“New Southern Policy”, Korea’s Newfound Ambition in Search of Strategic Autonomy Asie.Visions, No. 118, January 2021
The New Southern Policy (NSP), the signature foreign policy initiative by President Moon Jae-in of the Republic of Korea (ROK) that was officially launched in November 2017, has opened a new chapter in Seoul’s relations with the Association of Southeast Asian Nations (ASEAN) as well as India.
Since then, Seoul has adopted a whole-of-government approach that involved most of the ministries and government agencies in implementing the presidential agenda. The NSP as Seoul’s new regional strategy has been quite well-received by Southeast Asia and India, and successful in producing substantial deliverables over the last three years. To date, NSP remains the most successful and active foreign policy program under the Moon administration.
The NSP represents Seoul’s middle power ambition in search of greater strategic autonomy by taking on greater international responsibilities and roles that are deemed commensurate with its status and capabilities in global society. In this respect, Seoul has been endeavoring to diversify its external economic relations, reorient its diplomatic overtures toward Southeast Asia and beyond, and to promote active regional cooperation. However, Seoul’s middle power ambition has been significantly hampered by external geopolitical constraints as well as internal limitations of the NSP itself.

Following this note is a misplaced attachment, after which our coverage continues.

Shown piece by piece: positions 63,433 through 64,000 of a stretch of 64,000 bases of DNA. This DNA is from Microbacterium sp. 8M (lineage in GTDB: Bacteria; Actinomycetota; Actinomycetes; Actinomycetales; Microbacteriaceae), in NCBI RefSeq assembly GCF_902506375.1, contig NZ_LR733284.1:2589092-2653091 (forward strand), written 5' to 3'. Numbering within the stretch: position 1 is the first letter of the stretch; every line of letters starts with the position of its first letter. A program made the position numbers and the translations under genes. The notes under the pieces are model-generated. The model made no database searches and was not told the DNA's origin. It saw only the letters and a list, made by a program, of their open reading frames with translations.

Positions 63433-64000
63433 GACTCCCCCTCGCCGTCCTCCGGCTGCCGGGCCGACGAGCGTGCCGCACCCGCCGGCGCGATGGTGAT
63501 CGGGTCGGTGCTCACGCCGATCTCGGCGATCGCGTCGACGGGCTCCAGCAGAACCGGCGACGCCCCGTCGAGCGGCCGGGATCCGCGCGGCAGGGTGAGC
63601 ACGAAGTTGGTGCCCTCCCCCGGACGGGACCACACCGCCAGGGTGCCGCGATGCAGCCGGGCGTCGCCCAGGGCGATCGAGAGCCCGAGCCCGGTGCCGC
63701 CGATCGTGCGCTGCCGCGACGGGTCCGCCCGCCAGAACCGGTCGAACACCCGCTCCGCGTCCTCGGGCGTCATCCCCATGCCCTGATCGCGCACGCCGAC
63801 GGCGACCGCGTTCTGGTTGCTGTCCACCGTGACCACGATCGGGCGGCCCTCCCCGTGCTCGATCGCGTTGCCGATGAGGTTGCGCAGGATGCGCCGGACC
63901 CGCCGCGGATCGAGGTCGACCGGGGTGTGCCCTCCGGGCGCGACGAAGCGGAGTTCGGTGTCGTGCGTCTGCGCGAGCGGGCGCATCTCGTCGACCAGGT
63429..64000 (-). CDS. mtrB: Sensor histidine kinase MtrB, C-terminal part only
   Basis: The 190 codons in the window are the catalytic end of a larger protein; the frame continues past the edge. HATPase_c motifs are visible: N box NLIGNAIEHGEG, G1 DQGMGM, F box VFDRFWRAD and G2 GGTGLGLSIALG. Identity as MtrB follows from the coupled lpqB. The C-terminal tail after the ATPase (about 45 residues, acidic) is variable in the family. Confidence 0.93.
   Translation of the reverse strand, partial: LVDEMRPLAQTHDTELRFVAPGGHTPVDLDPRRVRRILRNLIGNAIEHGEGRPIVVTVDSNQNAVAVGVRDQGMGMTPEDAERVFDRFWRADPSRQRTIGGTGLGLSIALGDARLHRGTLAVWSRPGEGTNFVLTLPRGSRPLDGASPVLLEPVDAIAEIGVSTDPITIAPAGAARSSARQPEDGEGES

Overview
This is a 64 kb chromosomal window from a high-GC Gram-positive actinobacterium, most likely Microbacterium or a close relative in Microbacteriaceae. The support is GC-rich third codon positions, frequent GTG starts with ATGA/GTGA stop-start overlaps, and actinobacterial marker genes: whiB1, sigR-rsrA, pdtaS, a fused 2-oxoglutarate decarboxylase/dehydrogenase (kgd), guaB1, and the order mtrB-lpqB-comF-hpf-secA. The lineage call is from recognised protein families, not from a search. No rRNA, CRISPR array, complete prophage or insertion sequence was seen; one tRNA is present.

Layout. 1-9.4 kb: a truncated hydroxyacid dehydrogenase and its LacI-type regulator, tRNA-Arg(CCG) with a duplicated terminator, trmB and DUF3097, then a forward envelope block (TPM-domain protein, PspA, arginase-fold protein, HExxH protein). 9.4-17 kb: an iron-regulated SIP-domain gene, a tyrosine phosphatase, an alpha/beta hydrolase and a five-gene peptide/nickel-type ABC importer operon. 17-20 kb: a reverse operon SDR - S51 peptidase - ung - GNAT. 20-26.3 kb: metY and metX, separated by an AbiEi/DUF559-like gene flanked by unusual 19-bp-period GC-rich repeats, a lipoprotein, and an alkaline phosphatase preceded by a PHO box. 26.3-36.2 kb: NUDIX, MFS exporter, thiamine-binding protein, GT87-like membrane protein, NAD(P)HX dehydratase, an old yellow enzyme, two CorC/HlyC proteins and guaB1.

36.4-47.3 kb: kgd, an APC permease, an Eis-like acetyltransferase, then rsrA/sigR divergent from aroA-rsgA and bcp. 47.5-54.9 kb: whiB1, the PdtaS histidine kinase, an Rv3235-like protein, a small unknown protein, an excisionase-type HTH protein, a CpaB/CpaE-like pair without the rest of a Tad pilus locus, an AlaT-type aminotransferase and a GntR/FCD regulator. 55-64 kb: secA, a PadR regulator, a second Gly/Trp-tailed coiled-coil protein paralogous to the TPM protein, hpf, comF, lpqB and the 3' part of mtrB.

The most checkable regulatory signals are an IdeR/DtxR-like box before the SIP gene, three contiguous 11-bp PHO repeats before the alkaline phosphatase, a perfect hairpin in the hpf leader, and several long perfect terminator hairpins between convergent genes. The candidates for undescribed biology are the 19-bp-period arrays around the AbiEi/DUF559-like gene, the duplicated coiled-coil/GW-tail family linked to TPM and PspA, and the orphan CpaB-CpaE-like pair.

In an effort to minimize the risks of being drawn into the quagmire of US-China strategic rivalry, Seoul had to design the initiative as a purely functional cooperation agenda by setting aside sensitive strategic issues from the NSP’s “peace pillar”. By contrast, Seoul chose deliberately to prioritize development cooperation as the central domain of its NSP engagement in order to capitalize on its developmental experiences. As a consequence, this imbalance in the design of the NSP is crippling in that issues of regional security and strategic cooperation are largely absent from Seoul’s NSP drive. Also, Seoul’s cooperation with Washington’s Indo-Pacific strategy has been confined to a bilateral basis, and Seoul has engaged US only in those areas that are not politically sensitive such as development cooperation and non-traditional security.
For this reason, contrary to its self-imposed sense of responsibility to take greater regional roles as a robust middle power in the region, the space of Seoul’s expected activism under its ambitious NSP initiative has been effectively limited. Seoul needs to expand the “peace pillar” of its NSP beyond non-traditional security issues and take a more balanced and proactive stance in its engagement in regional strategic and security issues.